JEFFERSON CITY, Mo. (KMOX) - Reports released Monday show that a controversy surrounding a rodeo clown at the Missouri state fair may have helped attendance numbers, despite the negative nature of the incident.
A rodeo clown imitating President Obama garnered national media attention but figures show the incident didn’t stop the fair from having a three percent increase in attendance.
Missouri State Fair Director Mark Wolfe says the incident may have even been an incentive for certain citizens to attend.
“I’m sure there were some people who felt like they wouldn’t participate because of that and some that did participate because of it. So I guess it just depends on how you look at those things,” he said.
Admissions to the 11-day fair in August were close to 366,000, an increase of nearly 13,000 people from 2012.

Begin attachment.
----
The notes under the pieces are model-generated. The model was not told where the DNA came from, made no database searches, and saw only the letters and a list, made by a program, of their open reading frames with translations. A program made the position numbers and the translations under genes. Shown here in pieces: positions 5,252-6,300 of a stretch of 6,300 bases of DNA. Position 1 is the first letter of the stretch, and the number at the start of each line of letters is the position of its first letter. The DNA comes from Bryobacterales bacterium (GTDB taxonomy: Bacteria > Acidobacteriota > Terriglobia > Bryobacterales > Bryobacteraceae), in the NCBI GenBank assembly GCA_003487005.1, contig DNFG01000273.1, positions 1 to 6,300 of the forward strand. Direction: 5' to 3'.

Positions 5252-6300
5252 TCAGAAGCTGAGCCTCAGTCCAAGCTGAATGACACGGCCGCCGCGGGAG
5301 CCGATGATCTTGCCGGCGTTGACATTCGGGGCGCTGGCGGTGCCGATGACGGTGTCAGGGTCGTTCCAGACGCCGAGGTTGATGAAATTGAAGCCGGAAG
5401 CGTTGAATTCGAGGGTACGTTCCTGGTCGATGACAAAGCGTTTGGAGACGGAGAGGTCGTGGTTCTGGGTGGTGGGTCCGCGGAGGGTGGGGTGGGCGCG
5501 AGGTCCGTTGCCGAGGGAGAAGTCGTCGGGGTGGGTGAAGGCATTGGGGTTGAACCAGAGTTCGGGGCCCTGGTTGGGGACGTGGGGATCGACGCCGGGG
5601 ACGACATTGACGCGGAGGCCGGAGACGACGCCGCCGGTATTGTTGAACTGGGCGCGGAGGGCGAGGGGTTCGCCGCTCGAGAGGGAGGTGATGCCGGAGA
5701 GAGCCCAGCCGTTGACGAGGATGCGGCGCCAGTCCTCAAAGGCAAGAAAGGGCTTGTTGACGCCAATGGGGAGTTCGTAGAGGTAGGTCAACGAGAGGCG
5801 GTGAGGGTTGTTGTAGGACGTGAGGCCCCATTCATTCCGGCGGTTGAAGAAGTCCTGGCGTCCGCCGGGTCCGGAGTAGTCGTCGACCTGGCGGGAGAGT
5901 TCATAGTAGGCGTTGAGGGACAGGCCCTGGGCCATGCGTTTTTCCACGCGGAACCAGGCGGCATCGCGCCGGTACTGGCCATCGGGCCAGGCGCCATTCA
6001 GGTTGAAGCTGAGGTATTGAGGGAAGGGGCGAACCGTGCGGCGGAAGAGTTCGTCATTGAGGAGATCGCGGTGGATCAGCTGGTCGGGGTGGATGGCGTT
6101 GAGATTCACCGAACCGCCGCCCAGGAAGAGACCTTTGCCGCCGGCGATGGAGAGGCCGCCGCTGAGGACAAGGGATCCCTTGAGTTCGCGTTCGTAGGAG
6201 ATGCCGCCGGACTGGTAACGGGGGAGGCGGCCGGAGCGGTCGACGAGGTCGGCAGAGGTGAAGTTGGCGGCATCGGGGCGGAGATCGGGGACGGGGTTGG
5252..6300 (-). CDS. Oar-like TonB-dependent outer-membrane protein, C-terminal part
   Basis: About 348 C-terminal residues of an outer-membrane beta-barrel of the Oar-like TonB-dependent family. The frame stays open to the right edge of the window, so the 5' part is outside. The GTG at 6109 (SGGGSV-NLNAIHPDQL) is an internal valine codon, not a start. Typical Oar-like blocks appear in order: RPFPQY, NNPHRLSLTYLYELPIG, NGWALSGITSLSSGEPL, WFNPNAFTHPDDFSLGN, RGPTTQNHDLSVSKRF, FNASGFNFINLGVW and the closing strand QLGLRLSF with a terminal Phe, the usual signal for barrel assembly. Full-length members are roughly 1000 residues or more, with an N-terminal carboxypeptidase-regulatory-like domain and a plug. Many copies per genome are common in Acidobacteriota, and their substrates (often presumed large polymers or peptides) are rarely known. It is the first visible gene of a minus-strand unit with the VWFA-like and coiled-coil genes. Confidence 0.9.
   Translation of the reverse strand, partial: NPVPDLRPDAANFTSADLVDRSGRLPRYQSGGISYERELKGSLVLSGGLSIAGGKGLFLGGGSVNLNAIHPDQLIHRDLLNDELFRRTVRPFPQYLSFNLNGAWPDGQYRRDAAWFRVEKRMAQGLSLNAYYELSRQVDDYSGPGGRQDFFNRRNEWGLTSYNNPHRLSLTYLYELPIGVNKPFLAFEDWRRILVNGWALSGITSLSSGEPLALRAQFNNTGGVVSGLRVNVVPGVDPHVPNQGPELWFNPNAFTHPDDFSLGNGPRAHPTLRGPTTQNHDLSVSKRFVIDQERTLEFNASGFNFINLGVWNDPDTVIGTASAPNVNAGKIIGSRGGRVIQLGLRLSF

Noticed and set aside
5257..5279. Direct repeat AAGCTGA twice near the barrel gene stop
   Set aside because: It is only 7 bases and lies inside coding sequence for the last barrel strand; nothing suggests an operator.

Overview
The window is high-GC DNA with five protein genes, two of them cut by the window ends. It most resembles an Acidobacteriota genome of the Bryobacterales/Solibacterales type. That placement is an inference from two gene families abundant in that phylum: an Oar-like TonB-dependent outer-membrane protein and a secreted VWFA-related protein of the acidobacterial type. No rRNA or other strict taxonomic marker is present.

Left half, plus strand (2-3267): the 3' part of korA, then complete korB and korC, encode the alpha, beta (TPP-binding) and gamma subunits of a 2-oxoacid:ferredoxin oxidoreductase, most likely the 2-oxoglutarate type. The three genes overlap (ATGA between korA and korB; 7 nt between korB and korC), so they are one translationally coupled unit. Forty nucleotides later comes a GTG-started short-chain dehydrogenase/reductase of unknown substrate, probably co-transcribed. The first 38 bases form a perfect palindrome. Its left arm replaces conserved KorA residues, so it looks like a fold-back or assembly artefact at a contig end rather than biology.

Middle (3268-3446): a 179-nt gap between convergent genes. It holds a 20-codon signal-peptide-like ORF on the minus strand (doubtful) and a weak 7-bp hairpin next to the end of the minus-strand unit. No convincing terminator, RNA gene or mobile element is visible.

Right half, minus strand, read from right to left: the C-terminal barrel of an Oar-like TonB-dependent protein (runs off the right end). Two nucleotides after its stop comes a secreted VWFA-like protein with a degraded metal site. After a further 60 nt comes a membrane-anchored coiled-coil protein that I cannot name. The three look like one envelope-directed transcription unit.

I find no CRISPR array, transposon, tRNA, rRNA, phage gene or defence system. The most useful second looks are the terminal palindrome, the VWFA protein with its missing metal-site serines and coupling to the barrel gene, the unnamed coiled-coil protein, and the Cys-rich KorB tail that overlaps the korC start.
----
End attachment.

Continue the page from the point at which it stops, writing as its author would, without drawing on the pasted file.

Wolfe says he doesn’t condone the rodeo incident and he hopes to shift the focus back to agriculture at the fair next year.
“It certainly wasn’t something expected or planned by any means although there seems to be some thought out there that it was and that’s not the case at all,” he said. “You know, we dealt with that and we’re going to move on.”
Wolfe says they are looking at options such as stricter employee contracts to protect against a similar incident happening in the future.
“I guess there is always that possibility or that opportunity for somebody to do something that really doesn’t go along with what the fair’s about and that’s kind of what occurred this past year,” he added.